American Journal of Law & Medicine

Products liability: genuine issue of material fact over whether understating risk of side effects renders pharmaceutical drug labels misleading and ineffective.

Products Liability: Genuine Issue of Material Fact Over Whether Understating Risk of Side Effects Renders Pharmaceutical Drug Labels Misleading and Ineffective--McNeil v. Wyeth (1)--462 F.3d 364 (5th Cir. 2006).

The United States Court of Appeals for the Fifth Circuit recently held that a genuine issue of material fact existed as to whether a drug manufacturer's warning of a much lower risk than the actual risk of developing a side effect with long-term use of a drug renders the warning misleading and ineffective. (2)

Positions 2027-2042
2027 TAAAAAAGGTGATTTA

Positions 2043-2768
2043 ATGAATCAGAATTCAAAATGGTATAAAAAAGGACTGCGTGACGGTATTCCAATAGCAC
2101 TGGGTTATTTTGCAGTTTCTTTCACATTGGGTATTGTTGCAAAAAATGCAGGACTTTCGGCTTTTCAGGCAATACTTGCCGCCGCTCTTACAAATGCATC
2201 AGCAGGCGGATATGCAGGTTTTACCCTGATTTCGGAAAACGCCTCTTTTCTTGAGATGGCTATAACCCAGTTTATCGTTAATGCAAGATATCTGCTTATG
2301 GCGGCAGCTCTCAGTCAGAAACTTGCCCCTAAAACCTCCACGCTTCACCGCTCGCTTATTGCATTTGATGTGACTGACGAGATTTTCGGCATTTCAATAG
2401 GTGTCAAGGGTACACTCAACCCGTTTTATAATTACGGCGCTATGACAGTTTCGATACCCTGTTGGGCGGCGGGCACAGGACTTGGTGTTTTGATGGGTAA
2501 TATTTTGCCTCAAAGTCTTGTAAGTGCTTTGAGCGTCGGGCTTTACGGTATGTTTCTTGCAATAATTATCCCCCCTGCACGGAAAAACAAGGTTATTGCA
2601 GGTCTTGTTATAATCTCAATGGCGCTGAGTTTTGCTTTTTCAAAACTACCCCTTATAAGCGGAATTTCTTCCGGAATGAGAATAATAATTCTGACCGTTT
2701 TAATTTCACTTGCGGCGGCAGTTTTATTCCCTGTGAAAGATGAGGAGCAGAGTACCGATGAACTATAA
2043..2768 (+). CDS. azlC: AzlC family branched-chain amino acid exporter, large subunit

Plaintiff Sue McNeil appealed a decision by the United States District Court for the Northern District of Texas granting summary judgment in favor of Defendant Wyeth, Inc., a pharmaceutical drug manufacturer. (3) McNeil claimed that Wyeth did not adequately warn physicians and consumers of the increased risk of tardive dyskinesia ("TD"), a severe neurological disorder, associated with long-term use of Reglan, a Wyeth-manufactured drug used to treat gastroesophageal reflux disease ("GERD"). (4) The district court found that the label was legally adequate because it mentioned the risk of the side effects complained of on the packaging, and therefore dismissed McNeil's complaint on the grounds that no evidence could support a reasonable finding in McNeil's favor. (5) The United States Court of Appeals for the Fifth Circuit reversed on several different grounds. (6) On the issue of whether the label was clearly misleading, the court held that there were enough arguments on either side that the issue could not clearly be decided in favor of Wyeth, thus finding that summary judgment was inappropriate and the issue should be decided by a judge or jury. …

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